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Czech Student Life: An American’s Perspective

Czech student life 1 This week we hear from Claire, who is here to talk about Czech student life at one of my favorite schools in Prague!  Get this! International student tuition for her program is just under $500 per year!  For more on why European universities are so much more affordable, check out the podcast episode I did with an American professor at this same university. – Jenn

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My name is Claire, and I am studying Environmental Engineering at Czech University of Life Sciences in Prague, Czech Republic. I am currently in my second year having experience with both COVID and non COVID times.

Academic Schedule School days at public universities in the Czech Republic are generally Monday-Thursday with Fridays off or left for extra classes. I have only had Friday classes once, when taking the mandatory sports class during my first year. Classes take place between 8:45am and 6:00pm and are and hour and half long. Usually, each class meets twice a week, once for our lectures and once for our seminars. During my two years, I’ve had five to eight classes a semester, but usually a couple of the classes aren’t work/study intensive. My current schedule of classes (2nd year, 2nd semester) is:

Tuesday: classes from 8:45-5:15

Wednesday: classes from 8:45-10:15

Thursday: classes from 12:15-3:30

Usually one day a week has a full day of classes which is extremely exhausting, but because of the extended weekend days, on school days, I try to keep long study hours to a minimum and find that it is very helpful for my stress. Typically, after classes are done, I will work out, relax, and maybe get together with my friends depending when classes end. COVID has definitely affected my school schedule, as it has everyone, especially studying a STEM subject and having all lab activity closed. However, professors have tried their best to make the classes work as much as possible.

Social Schedule On easier days in our schedules my friends and I may go out for lunch or do something after classes but, we try to get together at least once a week outside of school to just hang out, go out to eat, or nights out. Prague is amazing and has a lot of parks and places around the river Czech student life that people can hang out and outdoor festivals/events so during warmer months a lot of time is spent outside. It’s pretty easy to find different types of foods although Asian (specifically Vietnamize), American, and Czech are most common cuisine, and we have never run into any issues with dietary restrictions because Prague is very vegan/vegetarian friendly. I live in an apartment with roommates which has led to an easier time during COVID lockdowns. One of my roommates and I cook dinner once a week and study together (even though we study different subjects), we started working out together, and just trying to get out of the house.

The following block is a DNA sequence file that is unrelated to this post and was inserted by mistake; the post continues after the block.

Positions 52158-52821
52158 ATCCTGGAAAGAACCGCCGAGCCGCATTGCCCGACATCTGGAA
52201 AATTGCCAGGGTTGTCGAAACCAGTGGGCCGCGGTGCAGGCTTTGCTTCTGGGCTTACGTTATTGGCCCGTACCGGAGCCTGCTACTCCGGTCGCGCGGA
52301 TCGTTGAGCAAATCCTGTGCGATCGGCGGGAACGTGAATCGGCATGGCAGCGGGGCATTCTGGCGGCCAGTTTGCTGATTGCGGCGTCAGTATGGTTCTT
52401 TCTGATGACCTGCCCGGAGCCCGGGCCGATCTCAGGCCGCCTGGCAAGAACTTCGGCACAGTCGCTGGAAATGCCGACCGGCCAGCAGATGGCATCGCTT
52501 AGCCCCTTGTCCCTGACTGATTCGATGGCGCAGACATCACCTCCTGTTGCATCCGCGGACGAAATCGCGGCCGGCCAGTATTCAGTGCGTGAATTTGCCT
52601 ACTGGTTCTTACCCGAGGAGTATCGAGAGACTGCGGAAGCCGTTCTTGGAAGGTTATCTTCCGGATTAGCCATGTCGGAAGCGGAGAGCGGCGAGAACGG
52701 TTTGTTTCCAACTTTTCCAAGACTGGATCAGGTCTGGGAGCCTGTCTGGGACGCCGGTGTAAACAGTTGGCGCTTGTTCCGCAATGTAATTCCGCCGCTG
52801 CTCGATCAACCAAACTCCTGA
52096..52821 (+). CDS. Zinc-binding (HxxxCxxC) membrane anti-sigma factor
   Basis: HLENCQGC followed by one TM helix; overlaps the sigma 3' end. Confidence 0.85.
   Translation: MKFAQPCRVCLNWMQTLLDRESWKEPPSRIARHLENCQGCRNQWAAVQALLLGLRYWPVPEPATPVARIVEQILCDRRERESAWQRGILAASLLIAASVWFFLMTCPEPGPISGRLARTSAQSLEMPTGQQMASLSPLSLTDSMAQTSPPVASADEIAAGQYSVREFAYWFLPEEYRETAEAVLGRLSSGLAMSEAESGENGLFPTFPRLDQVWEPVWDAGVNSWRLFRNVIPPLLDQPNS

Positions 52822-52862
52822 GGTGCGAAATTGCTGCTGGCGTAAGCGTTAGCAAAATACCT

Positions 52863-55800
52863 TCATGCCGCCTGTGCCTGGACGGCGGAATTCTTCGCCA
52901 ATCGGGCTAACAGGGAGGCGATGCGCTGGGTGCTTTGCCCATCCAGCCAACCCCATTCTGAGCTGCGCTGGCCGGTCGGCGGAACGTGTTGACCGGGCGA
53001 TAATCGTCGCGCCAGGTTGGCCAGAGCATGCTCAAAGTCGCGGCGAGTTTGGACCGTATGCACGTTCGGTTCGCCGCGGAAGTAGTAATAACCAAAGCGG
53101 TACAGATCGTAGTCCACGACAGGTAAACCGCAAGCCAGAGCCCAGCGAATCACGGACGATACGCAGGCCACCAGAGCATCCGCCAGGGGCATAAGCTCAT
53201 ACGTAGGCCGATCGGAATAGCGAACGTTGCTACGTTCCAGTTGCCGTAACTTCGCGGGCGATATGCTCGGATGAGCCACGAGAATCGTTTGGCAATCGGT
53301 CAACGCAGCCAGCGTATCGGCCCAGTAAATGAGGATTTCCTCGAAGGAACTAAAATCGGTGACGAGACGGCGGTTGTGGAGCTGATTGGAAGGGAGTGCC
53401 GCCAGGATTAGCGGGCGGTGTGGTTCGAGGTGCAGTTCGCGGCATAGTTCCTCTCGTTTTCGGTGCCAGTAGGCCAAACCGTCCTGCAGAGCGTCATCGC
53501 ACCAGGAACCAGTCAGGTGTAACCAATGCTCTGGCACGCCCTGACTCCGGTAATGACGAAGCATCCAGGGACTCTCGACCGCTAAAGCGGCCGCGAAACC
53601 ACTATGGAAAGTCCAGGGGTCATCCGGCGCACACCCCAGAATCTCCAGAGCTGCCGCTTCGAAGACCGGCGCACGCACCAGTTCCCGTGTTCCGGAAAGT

In terns of Czech student life, I have found that I tend to have more free time than my friends who go to university in the US because of how my school and exam schedule is made. Even though I have 5-8 subjects a week, I have three to four “free days”, so my life isn’t so cramped. Since exams grades are the final grades of classes, usually we don’t get much in the way of homework or test/quizzes which also helps with keeping free time. Compared to my friends in the US, the class difficulty is relatively the same, but can feel harder because I have to self-study more than they do. Overall I find that even with more classes, even at the same level as my US friends, I tend to have more time to study and socialize due to less weekly work.  — Claire